Serving Millennials on the Journey Toward Significant Life
Sign up to receive blog posts via email and receive a free eBook!

Called Out Episode 006: #MeToo

called out episodes

time cover metooThis new podcast episode topic needs no introduction. The #MeToo hashtag is almost universally known. Not only did it lead to the “Time Person of the Year,” but it has become a nightly news segment, and overtook the Golden Globes earlier this month.

In this episode you’ll hear some personal stories, some encouragement for steps forward for those who are affected by sexual assault in their past, and encouragement for others who are close with individuals who have been affected.

You can listen to the full episode here (click here to listen email readers):


Or find the episode wherever you listen to podcasts, including:

Apple Podcasts || Soundcloud || Stitcher || Overcast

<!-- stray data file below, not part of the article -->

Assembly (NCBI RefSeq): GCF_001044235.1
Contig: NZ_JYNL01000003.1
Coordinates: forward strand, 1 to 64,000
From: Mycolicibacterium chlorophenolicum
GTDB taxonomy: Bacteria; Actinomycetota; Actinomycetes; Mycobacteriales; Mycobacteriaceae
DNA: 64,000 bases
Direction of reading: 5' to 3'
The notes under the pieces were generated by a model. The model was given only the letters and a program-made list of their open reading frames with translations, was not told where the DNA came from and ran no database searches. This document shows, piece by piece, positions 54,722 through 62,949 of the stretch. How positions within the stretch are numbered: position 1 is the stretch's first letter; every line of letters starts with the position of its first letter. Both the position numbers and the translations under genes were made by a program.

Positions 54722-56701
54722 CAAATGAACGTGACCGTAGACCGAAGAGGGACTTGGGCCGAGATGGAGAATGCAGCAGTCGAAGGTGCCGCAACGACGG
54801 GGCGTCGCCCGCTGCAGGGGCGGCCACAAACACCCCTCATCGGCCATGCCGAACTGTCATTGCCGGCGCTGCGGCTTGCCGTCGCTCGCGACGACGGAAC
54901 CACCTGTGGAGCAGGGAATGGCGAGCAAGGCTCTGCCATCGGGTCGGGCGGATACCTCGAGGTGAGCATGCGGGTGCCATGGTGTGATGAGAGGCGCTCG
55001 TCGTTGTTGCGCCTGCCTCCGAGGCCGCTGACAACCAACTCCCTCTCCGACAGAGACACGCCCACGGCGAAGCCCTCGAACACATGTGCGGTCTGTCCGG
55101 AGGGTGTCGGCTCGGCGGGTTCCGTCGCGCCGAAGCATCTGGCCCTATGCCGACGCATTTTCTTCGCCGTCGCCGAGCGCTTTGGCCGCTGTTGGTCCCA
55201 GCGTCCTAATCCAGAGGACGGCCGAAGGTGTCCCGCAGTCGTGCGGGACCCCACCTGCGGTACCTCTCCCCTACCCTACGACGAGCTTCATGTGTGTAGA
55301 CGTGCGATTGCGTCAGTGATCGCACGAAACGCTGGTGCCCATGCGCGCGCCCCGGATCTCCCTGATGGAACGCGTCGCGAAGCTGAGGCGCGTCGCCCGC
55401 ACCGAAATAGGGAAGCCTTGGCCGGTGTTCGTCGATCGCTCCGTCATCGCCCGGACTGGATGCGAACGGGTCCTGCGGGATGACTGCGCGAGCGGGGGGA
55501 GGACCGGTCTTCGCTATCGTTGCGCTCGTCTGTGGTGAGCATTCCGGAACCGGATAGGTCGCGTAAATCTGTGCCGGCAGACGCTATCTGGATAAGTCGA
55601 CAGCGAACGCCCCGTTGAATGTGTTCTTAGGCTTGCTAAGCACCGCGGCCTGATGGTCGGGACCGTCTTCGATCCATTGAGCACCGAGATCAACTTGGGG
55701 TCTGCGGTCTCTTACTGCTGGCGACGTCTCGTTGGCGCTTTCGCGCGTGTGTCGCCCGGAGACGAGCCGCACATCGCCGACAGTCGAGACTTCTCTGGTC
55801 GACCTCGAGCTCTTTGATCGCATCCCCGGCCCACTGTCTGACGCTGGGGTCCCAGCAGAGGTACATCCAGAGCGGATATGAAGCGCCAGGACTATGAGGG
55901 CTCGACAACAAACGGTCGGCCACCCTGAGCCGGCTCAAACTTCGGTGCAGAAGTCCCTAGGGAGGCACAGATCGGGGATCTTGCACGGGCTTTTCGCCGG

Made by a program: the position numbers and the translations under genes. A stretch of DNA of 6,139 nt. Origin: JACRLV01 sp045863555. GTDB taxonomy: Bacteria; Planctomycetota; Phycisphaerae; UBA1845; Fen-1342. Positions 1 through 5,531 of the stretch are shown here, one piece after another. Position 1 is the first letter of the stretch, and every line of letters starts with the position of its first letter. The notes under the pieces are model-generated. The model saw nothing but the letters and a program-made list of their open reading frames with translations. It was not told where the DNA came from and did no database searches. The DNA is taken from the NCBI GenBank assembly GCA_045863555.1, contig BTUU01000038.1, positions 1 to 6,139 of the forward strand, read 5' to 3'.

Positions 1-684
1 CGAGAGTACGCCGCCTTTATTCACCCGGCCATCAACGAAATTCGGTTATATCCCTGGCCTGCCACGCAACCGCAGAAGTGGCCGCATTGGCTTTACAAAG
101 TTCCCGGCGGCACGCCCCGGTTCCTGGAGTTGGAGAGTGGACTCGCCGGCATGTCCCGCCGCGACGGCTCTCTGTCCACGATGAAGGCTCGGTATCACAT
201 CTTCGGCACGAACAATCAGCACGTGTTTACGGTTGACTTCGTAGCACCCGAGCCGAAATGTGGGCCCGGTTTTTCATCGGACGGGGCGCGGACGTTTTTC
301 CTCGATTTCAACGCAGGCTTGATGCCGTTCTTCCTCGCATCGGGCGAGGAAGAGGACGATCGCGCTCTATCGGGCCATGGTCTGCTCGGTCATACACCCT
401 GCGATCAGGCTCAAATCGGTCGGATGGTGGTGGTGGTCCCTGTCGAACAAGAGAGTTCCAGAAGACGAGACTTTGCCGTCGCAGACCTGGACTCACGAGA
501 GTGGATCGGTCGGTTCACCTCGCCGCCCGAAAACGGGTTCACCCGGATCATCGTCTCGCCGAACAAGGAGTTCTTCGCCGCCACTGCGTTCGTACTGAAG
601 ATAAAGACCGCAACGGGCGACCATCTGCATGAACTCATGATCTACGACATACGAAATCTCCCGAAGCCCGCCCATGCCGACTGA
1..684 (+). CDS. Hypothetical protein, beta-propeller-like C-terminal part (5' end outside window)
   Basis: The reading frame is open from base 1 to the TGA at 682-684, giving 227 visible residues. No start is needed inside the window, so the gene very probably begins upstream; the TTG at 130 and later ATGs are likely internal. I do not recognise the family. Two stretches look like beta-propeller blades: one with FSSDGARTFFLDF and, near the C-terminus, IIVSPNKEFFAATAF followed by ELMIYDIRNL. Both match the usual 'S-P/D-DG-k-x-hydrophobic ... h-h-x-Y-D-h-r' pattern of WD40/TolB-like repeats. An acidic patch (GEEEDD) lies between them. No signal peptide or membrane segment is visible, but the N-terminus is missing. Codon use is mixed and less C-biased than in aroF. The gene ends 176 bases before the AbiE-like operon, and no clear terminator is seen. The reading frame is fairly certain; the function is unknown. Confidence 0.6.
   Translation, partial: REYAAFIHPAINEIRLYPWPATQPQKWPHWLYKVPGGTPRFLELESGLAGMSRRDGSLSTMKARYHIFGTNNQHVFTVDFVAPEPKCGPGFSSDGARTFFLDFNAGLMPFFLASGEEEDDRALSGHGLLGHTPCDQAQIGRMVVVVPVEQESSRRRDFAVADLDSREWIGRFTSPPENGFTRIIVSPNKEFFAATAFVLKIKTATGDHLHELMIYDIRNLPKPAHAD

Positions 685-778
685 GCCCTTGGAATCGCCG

Links to items that were discussed on the episode:

-Mary DeMuth’s memoir Thin Places and her book Not Marked.

-Mary DeMuth’s podcast ReStory.

-Justin Holcomb’s book Rid Me of My Disgrace.

  • Share on Tumblr

How it All Began

It all started on a pool deck when I was in between jobs, during the summer of my first year of marriage. I figured I was starting seminary so I needed to get used to reading, so I read for hours on end every day, rereading old favorites and new finds, immersing myself in the world of theology.

Theology is simply the study of God, but in those months it became a place to call home—a centering place—where I wanted to know God more for the nurturing of my soul and in order to be able to lead others on that same journey.

Those poolside reads were a critical time in my life. I had made the choice to leave the vocational field I had spent the previous 4 years getting a degree in. Seminary was not so much a decision based on calling, but more so a wild guess. Like, “God, maybe this?”

Word by word, page by page, book by book, God ignited in me a desire to know Him more deeply. Reading, studying, it was work, and yet, a joy. In all my years of work and study, I only knew work, the joy in it helped me realize I was going in the right direction.